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5 Ways to Implement Change in Your Startup

ChangeAtYourStartup

Throughout the life of your startup, you’ll be forced to implement new ideas to improve your culture, management, employee relations, and the overall success of the company. Especially as a manager or founder of a startup, you’re constantly faced with the challenge of maintaining innovation while simultaneously keeping your competitive edge.

Implementing change in the workplace is necessary for any company, regardless of its size. Whether it’s your goal to increase sales or improve employee relations, one of the most challenging tasks for managers is implementing a new direction for the startup and encouraging employees to get involved with the change.

Since many startups are small in size, the transition for change can definitely be influenced by your company’s culture, employees, and environment. This is why it’s very important for startup founders and managers to understand effective ways to implement change. If you’re preparing to introduce change into your company, here are five ways to help you meet your goals:

1. Create the motivation for change.

This is the first step to take when implementing change in your startup. Sparking the need for change in the workplace isn’t always the easiest task for managers, especially if it’s a change with a large impact (such as changing a company procedure or increasing sales goals). You can initiate the motivation for change through emphasizing the goal you have for your startup and giving your employees time to think about that goal. This way, your employees will have time to allow your ideas to sink in and they can approach you with any questions or concerns that arise.

2. Establish the urgency for change.

Sometimes, implementing change in your startup can be a scary process. However, to overcome this, it’s important to establish the urgency for change. You can create this urgency by encouraging your employees to step out of their comfort zones and approach your new direction as a positive challenge.

Tell your employees your old strategies are losing relevance for the company and you need to move forward with the latest trends present in your industry. To illustrate the urgency, share with employees what your competitors are doing and how the change will improve your bottom line. These approaches are a surefire way to get employees thinking about the goals you have for your startup.

3. Explain the benefits of change.

Before implementing the change, build enthusiasm for your goals by explaining the benefits to your employees. Will this change create opportunities for raises or promotions? Can employees benefit from a more flexible work schedule? Whatever change you are going to make, your employees are going to want to know how they will benefit from the decision. Whatever you do, make sure it is clear to your employees how they will benefit when your startup reaches its goals.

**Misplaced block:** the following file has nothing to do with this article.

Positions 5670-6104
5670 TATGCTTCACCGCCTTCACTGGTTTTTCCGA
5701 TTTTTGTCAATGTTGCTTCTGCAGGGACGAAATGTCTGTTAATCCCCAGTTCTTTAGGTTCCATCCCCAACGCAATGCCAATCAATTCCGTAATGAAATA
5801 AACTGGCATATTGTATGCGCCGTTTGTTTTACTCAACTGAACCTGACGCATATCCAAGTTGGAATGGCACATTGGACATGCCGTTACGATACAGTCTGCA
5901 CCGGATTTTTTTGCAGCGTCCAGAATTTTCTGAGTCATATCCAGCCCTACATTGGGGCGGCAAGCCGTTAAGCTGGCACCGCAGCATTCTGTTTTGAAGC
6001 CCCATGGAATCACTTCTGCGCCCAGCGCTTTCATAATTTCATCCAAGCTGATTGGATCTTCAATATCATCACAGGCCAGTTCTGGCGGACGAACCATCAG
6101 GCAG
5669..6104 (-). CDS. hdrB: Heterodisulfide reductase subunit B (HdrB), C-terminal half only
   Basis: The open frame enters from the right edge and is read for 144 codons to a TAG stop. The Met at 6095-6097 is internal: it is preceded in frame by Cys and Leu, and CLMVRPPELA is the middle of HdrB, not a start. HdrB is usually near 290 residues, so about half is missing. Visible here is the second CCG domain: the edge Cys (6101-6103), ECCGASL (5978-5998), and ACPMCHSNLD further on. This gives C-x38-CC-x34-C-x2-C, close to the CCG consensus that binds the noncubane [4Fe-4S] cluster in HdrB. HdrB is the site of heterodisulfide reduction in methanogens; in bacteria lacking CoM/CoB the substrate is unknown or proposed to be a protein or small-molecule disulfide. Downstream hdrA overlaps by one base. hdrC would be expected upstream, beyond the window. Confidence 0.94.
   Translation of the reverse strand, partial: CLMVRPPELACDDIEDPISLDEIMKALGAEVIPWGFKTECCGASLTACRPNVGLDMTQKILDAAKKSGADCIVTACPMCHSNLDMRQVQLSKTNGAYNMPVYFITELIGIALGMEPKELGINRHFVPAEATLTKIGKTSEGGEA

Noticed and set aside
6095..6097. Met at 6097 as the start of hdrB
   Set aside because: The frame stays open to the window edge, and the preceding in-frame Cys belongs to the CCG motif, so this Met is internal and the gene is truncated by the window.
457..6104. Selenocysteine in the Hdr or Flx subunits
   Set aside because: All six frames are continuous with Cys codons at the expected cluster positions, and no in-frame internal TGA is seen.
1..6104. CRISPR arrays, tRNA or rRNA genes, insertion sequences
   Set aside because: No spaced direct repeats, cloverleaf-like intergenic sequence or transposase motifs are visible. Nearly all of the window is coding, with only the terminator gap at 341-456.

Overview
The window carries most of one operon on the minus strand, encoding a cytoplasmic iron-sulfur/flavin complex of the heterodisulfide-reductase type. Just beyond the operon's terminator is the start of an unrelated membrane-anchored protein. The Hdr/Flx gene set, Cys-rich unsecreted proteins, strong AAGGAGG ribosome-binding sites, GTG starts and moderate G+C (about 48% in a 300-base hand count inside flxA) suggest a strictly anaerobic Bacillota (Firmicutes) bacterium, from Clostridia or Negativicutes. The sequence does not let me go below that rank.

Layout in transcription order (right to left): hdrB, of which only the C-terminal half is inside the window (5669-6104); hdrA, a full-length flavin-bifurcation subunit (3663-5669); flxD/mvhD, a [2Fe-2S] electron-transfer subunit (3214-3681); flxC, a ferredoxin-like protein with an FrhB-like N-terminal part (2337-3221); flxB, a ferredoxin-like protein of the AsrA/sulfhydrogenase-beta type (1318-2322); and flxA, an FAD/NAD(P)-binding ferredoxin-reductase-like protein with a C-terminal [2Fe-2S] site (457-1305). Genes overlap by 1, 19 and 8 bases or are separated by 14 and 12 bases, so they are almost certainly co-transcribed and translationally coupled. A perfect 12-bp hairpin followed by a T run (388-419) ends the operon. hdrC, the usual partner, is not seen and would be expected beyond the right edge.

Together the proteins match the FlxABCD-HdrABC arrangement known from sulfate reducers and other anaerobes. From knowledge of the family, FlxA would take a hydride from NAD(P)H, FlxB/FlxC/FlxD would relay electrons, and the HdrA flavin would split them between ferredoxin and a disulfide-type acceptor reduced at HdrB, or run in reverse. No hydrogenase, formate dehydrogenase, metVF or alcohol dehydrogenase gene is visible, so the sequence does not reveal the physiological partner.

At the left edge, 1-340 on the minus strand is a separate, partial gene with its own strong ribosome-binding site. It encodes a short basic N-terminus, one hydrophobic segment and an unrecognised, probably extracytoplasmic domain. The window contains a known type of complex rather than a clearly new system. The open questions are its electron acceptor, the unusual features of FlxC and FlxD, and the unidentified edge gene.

4. Ask for feedback from employees.

Remember, your employees are still human! To successfully implement change you must involve your employees with every step along the way. Make sure to request their feedback and listen to their ideas. By allowing your employees to provide feedback regarding new changes, there can be potential to discover ways to improve the initial change. Employees want to feel like they can make a difference for their company; by welcoming their feedback and ideas, you will be able to help the change transition more smoothly.

5. Set clear expectations.

Your employees can effectively adapt to change when they have measurable and tangible goals to work with. You should be able to relate the change to your employees and provide them with strategies to implement the change. As management, it’s your responsibility to measure your goals and determine the rewards. By setting clear expectations for your employees, you will be able to help your employees adapt to the change and meet your goals.

Whether you’re leading big or small change in the workplace, your employees contribute greatly to the change. Always consider their needs whenever making a decision that will impact your company. More often than not, change is usually necessary in the workplace. As the manager, it’s your responsibility to help your employees embrace your new ideas with a positive attitude.

How do you implement change in your startup? What strategies have worked best for you?

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About the Author

Heather R. Huhman is a career expert, experienced hiring manager, and founder & president of Come Recommended, a content marketing and digital PR consultancy for job search and human resources technologies. She is also the author of Lies, Damned Lies & Internships (2011) and #ENTRYLEVELtweet: Taking Your Career from Classroom to Cubicle (2010). Find Heather on Google+.

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